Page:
Yorkshire Chess Association


Year Book 2019-20 Contents



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Accuracy of club information &

Yearbook: further copies

Message from the President

Officers 2019-20

YCA Honorary Life Members

Annual Fees (as revised 2019)

County Match Fees (as revised 2019)

YCA League Fixtures 2019-2020

YCA League Match Venues

Match Correspondents ‑ Woodhouse Cup

Match Correspondents ‑ IM Brown

Match Correspondents ‑ Silver Rook

Secretaries of Competing Clubs

Junior Chess Contacts

Contact Details Index

Chess Clubs/Organisations in Yorkshire

ECF Aug 2019 Grading List Extract

Notes on Grading List Extract

List of Clubs in Yorkshire-based Leagues

League Tables & Match Results 2018-19

County Match Results 2018-2019

Correspondence Chess 2018-19

Yorkshire Junior Activity 2018-19

Recent Winners of YCA Events

YCA Constitution

YCA League Rules (as revised 2019)

Index to Rules

Individual Championship Rules

Event Calendar 2019-20

Yorkshire Individual Championship 2020

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Harrogate Congress Cancelled


As expected, the Harrogate Congress scheduled to take place in Harrogate in October has now been cancelled.


Apart from long-predicted progressive tightening of Covid-related restrictions, would-be organisers of over-the-board chess need to remember would-be entrants are not merely mutually agreeing to risk infecting each other, albeit with a relatively low risk if adequate precautions are rigidly imposed, they are also agreeing to risk becoming infected and then take the infection away with them and infect some third party in the outside world.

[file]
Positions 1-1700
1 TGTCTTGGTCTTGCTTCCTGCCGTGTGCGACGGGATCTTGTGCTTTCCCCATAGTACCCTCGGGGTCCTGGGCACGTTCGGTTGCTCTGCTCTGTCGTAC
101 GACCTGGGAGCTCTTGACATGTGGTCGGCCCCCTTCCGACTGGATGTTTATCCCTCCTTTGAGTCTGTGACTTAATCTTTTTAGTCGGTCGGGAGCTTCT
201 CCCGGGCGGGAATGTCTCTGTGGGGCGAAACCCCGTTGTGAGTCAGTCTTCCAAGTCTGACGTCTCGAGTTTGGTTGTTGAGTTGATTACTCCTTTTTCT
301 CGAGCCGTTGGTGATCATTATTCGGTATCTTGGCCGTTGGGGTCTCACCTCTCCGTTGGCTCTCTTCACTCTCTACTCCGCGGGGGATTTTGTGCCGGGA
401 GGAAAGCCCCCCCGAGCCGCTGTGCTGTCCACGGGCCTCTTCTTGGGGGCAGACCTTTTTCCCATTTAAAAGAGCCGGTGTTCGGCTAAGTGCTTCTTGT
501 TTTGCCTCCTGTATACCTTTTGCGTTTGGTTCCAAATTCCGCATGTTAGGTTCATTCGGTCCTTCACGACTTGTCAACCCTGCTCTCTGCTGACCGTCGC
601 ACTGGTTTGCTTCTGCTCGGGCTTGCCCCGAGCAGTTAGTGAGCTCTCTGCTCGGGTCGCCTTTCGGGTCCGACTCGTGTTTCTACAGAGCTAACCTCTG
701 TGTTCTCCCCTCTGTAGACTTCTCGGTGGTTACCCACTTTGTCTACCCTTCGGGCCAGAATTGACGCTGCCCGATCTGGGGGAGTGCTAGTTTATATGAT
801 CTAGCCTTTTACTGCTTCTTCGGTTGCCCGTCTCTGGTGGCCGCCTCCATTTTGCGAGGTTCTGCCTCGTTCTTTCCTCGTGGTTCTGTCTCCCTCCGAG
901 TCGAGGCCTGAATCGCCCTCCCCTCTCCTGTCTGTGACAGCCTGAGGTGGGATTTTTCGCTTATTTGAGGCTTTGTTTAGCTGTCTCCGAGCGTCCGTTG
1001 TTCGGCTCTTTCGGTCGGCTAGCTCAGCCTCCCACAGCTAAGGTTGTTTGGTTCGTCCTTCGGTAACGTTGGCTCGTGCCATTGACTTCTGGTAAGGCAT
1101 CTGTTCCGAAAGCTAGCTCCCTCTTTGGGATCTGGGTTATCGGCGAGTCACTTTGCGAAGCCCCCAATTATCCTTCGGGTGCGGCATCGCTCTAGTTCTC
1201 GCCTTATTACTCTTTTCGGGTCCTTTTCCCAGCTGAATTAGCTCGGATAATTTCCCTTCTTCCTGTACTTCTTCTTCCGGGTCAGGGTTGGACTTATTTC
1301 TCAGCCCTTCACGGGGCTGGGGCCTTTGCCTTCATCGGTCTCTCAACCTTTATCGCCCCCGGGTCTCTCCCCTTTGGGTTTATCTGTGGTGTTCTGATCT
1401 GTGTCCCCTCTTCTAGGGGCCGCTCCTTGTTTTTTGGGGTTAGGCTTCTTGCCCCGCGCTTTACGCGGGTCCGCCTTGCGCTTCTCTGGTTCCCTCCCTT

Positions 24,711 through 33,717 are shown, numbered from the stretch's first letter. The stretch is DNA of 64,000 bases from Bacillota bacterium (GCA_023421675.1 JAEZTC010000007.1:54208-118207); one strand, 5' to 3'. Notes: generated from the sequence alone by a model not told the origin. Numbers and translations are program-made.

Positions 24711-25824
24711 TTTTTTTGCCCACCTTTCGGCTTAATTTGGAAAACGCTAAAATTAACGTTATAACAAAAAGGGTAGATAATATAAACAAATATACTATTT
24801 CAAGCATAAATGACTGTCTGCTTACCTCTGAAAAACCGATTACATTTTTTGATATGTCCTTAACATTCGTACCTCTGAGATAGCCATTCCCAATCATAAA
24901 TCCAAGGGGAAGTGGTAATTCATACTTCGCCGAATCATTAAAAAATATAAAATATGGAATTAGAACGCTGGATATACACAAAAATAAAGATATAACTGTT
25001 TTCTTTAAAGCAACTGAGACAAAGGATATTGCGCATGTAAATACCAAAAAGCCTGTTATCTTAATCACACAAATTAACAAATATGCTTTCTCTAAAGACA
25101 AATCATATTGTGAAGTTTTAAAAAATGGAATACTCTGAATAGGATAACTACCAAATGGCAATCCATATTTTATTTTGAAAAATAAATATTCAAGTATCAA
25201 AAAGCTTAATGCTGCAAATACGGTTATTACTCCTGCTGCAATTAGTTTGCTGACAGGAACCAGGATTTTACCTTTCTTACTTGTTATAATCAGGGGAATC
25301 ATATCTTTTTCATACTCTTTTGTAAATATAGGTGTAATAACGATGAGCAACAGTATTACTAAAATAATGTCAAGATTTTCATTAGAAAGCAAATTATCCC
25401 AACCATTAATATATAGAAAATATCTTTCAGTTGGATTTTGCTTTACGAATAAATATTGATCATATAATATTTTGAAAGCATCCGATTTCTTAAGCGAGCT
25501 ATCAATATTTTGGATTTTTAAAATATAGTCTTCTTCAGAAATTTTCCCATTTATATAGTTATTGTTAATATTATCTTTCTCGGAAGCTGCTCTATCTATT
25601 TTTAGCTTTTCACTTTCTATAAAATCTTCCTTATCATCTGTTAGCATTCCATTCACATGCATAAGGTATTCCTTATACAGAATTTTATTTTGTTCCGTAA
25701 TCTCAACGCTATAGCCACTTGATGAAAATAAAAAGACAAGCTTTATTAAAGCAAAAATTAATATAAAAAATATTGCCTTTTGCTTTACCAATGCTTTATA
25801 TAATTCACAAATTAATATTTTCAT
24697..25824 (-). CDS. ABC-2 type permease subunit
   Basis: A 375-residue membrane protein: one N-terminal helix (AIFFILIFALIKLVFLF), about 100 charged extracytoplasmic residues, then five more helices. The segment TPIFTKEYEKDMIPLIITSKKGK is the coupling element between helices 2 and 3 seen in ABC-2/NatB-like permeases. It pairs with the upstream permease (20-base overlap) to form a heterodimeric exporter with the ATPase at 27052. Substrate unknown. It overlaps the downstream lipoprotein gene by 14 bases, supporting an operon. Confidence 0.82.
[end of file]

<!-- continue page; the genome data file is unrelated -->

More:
With the return of over-the-board chess receding over the horizon, we have to remember that beating Covid-19 is more important than keeping the o-t-b chess fires burning, and even more important than keeping organisations like the ECF afloat.


The Covid-19 pandemic has a lot in common with world war.  Most chess competitions, apart from for correspondence chess, disappeared in this country during the Second World War, but resumed relatively as normal after a cessation of about six years, and such a cessation might well be what we have to assume might be the best course in the current pandemic, though with any luck the wait might be less than six years.


Balancing control of the virus against keeping some level of economic activity going is difficult and involves a degree of “try it and see”.  (Failed efforts to reproduce Millikan’s oil-drop experiment come to mind.)  Inevitably there will be changes in response to outcomes, sometimes foolishly termed “U-turns”.  Over-the-board chess, however, is not a major driver of the UK economy, so a “better safe than sorry” policy is better than blindly delusional organisational zeal in striving for that elusive Holy Grail of the return of over-the-board chess.


Steve Mann